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SEQSA Aerotow report

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Joined: 19 Mar 2018, 09:36
Location: Brisbane AU

SEQSA Aerotow report

Post by BrianF »

Hi, this corner of the forum doesn't get used much. A lot of scale soaring news has gone to Facebook over here, I dabble, but generally its a platform I tend to avoid as do many of the pilots in our area beyond family ties. Our little core of aerotow diehards have been active for 25 years at different locations in this part of the world. South Eastern Queensland around Brisbane. Anyhow, I do a small report after each of our monthly "days", its a small audience, may as well post the reports here too, you might find them interesting.

Our group has some amazing talent, Jilles for a start, me, incredible builder and pilot (when I'm not broken, overcome with procrastination) and others with truly exceptional skills and all good people. You won't know all the names mentioned, I don't know all of yours.

We currently fly at MRSSA's (Moreton Region Sports Soaring Association) field, I happen to be the president of it, around 50% of club members are also interested in Scale Soaring. That site has a 2000ft height and 1000m radius approval. Just right for what we like to do there. We even have neighbours who like to watch what we do.

................ The report ................

Hi, a report from yesterday's flying. A really good day, not a huge crowd, quite a lot of relaxed flying, some comedy and tragedy.
The weather was great, warm and dry, the thermals were big when you found them, but not frequent.
The shelter now has an artificial turf floor, the facility has improved a lot since we started there. The strips were quite good too, compared to the moon craters we used to have.

Evan (Cub) and Kris (Extra) did the bulk of towing duties, thank you for your efforts, always appreciated.
Karl bought out an old model of his that he has been restoring, a 36yr old Pilot Big Rainbow. It was a typical early type of r/c aerotow tug. The NGH38 4 stroke in it runs well but isn't a powerhouse. We tried a couple of tows with it, see below.

I flew my 7m ASH31, Minimoa 4.3m and the 2m ASW27. The 31 is a big model, it flies on rails and I intend to fly it a lot more than I have (when I'm able). The nerves have gone now, so time to explore its limits. Holds its energy very well, to be accurate coverts potential into kinetic energy with minimal losses.

The Minimoa hasn't flown for a few years, still needs some TLC in the tuning department, it's quite well put together for an ARF. Its modeled on Goppingen G03 HB-232, apparently an early version, hence the different canopy shape. I read somewhere, that the fullsize was started but not completed until many years later, its in a museum now.

The small fully molded ASW27 I got cheap at a model auction, the owner decided it was unflyable after a few attempts ending in bingles, it wasn't badly damaged, but he moved it on before he did destroy it. My gain, I completely replaced the controls, that was most of the problems solved. Its first ever flights, for those who saw them, seemed to confirm the original owner's opinion. A bit of tweaking has it flying quite well now. It looks tiny among the other models and seems more like 1m span. It is 2m however and with those skinny wings needs to fly quite fast, it thermals OK and I did that yesterday. I did a couple of launches behind Karl's Rainbow.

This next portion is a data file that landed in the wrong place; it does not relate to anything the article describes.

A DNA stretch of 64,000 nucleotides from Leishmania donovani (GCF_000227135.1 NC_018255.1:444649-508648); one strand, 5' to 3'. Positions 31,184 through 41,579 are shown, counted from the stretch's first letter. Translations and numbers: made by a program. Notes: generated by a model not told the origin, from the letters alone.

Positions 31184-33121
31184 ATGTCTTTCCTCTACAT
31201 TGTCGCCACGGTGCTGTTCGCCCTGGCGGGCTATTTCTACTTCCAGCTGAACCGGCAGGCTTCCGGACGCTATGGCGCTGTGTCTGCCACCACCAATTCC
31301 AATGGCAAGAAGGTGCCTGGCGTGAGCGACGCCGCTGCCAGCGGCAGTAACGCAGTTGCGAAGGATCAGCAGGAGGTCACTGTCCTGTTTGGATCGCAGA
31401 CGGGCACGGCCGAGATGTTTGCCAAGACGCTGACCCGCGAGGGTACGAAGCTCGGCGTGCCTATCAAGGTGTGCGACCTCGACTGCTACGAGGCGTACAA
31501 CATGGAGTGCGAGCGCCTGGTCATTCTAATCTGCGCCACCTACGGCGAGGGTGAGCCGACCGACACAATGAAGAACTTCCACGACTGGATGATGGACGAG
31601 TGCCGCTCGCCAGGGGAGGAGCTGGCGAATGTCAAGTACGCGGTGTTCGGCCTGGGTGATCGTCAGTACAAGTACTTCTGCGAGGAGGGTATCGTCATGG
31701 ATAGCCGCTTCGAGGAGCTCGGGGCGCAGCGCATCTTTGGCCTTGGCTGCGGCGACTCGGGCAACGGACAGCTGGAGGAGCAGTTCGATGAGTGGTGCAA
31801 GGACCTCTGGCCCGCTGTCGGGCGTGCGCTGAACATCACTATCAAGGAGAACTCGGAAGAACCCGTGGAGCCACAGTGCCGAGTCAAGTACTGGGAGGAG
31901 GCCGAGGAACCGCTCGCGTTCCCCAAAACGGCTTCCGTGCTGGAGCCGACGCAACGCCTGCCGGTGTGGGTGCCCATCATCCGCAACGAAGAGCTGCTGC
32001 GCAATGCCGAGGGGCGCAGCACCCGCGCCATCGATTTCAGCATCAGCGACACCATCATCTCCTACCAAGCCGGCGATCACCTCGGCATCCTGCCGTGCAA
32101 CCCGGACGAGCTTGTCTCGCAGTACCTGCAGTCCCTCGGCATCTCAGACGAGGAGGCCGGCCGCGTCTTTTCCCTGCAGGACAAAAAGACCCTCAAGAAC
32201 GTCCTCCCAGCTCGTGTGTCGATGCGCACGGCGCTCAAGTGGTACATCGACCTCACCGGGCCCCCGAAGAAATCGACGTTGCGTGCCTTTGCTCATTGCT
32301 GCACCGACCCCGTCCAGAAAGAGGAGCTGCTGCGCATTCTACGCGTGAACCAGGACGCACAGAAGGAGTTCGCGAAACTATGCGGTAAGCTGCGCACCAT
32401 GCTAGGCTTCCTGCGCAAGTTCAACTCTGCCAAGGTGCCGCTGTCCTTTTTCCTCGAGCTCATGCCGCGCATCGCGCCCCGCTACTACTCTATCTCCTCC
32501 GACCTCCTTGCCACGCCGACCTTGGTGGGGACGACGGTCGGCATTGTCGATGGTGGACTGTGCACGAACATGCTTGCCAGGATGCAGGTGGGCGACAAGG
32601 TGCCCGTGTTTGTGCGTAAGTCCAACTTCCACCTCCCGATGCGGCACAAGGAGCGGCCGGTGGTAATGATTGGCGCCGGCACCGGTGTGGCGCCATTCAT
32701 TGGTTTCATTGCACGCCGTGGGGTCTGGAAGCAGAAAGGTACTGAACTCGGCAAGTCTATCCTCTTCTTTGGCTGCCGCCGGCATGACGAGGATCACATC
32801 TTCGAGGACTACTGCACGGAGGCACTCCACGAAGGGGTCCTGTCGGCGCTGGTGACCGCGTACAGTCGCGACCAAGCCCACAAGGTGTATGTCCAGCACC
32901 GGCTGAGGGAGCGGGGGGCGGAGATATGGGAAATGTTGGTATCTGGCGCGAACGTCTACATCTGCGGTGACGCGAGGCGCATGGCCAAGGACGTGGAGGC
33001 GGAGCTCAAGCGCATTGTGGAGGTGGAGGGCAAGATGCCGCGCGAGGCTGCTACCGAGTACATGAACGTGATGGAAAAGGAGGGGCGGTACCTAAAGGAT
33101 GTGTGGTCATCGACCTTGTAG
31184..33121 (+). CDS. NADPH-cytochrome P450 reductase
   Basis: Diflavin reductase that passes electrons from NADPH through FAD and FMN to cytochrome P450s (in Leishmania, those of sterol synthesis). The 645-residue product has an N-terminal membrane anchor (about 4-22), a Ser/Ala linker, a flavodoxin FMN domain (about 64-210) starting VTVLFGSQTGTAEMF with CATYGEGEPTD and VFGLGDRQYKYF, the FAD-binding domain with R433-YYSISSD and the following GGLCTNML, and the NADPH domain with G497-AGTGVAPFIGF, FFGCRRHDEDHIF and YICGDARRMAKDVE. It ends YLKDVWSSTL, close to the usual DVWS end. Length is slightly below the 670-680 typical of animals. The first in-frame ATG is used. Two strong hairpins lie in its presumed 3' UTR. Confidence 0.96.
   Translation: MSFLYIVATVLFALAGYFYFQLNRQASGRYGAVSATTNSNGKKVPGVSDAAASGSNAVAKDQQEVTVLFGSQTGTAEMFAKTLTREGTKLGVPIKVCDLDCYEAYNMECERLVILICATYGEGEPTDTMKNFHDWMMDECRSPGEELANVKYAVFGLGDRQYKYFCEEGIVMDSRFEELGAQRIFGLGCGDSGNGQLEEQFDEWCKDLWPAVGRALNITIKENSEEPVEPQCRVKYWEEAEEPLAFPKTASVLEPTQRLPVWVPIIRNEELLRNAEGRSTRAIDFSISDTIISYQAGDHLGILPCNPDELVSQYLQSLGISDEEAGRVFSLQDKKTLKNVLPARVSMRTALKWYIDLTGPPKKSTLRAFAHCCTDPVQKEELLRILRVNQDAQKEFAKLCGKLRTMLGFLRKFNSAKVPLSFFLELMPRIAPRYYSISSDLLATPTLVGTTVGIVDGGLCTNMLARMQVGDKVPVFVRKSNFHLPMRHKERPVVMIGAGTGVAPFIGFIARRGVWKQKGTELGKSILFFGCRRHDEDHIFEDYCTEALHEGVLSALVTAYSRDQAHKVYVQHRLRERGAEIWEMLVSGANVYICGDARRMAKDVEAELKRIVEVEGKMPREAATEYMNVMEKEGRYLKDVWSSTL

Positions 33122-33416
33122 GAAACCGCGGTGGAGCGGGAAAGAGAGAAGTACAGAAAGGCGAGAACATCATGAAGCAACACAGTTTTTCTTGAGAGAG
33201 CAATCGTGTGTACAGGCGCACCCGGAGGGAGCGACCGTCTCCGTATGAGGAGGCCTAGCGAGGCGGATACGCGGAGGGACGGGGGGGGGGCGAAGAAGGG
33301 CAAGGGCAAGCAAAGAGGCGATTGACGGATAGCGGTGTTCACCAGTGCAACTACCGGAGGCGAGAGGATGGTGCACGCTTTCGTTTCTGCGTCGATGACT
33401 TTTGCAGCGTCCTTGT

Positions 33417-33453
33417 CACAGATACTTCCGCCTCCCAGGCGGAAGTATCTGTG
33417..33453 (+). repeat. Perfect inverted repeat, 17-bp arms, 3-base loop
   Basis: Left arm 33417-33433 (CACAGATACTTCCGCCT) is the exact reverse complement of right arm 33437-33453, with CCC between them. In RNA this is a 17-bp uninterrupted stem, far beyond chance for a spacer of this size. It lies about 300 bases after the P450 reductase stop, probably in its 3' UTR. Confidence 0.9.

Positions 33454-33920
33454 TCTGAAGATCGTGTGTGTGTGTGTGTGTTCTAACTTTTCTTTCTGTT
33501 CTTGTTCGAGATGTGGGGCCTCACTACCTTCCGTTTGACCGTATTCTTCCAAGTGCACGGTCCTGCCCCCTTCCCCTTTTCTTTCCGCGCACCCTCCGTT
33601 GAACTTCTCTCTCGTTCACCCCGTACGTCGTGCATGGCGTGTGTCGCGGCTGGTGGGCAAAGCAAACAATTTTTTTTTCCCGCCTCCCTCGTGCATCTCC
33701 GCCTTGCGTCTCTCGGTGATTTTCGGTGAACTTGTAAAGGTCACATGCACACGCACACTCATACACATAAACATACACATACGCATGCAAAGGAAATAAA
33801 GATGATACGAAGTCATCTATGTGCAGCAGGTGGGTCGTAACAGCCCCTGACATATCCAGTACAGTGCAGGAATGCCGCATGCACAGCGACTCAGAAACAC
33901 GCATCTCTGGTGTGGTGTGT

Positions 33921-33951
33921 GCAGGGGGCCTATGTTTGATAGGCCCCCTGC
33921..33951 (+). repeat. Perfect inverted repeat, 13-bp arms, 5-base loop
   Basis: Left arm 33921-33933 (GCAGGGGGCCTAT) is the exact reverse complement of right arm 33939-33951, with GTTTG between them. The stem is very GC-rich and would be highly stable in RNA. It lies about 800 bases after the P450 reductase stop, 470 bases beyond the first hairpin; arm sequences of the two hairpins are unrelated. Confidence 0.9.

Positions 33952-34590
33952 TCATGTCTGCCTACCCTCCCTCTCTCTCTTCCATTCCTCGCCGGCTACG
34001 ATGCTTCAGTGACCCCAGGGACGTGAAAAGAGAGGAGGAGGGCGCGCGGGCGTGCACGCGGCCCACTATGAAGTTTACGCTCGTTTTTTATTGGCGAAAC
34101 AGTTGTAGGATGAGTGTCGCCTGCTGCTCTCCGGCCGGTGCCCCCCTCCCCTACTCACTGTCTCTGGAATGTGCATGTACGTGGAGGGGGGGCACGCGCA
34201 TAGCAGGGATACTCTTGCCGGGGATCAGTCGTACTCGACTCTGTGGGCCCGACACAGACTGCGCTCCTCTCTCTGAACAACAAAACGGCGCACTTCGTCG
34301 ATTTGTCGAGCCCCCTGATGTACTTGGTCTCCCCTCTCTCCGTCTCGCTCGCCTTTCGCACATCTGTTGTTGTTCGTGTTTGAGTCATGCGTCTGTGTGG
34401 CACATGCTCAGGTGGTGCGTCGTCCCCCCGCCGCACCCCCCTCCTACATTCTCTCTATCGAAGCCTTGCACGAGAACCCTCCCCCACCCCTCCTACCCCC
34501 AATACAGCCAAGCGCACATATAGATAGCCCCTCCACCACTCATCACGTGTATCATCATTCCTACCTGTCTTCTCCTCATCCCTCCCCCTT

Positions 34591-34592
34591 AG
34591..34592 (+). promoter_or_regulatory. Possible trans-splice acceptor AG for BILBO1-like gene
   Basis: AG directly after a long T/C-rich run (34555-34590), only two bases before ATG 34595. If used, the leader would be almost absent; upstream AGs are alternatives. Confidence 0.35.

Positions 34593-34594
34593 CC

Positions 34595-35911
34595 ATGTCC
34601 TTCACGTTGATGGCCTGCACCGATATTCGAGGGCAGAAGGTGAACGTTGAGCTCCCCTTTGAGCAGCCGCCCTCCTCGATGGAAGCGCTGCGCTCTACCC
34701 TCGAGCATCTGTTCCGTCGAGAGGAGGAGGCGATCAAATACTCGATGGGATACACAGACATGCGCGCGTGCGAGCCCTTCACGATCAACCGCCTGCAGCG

Evan also had his beautiful home built 6.7m ASW22 out, as usual it performed exceptionally well.
Kris, had his trusty DG1000 flying and did have a go behind Karl's Rainbow. After the excess power of our usual tugs, it was curvature of the earth climb after a long ground run. You need two good pilots doing multiple laps to be able to climb up to a decent height. It looked scale, but more like scale from the early days of full size aerotow, where the fullsize aircraft were underpowered as well. That was the comedy.

Jilles and John had their reliable 5m K6's out, always nice to see in the air. Jilles also flew his Govia, I remember, a while back, he thought it didn't thermal very well. It certainly did yesterday. The tire split in two on the first landing, some CA and circumferential tape got him going again.

Kev, the MRSSA secretary was fitting out the new solar charging station and Mark helped out Evan and flew an F5J model at times, he is planning on getting a tug and scaley.

You are all aware I've been filming some of our activities for a while. Initially with on board cameras like Mobius and Run Cam, then iPad and phone. They have their limitations, particularly if you want to record something more than 10m away. So I purchased a secondhand Sony CX405 camcorder. It was cheap, was budget camera of the year in 2018, however for fast moving models needing zoom capability if the light isn't just right it is very slow to focus. So I bought another, a second hand Sony FDR AX700. It can film in 4K, but films exceptionally well in ultra HD for what we do. The clarity and focus is so much better for moving objects (industry leading according to reviews). Links to the two videos from the day are below. All recent videos are in 1080p HD, you may need to select that when you play back.

The tragedy was that Kris' solidly setup 10yr old Extra was destroyed. On decent after a high launch it went off air. It contacted the ground, well clear of everyone on the other side of the western creek. No one ever likes seeing that, Kris was stoic, and will being towing again soon. The cause was not evident at the time.

Thanks for a great day out, for those not there hope you can make the next aerotow day, Saturday 3rd October. We might be down two tug pilots, myself and Kris. Hopefully those with tugs can pencil in this date please?

Karl towing Kris -
Yesterday's flying -

Der Himmel ist blau und die Luft ist gut!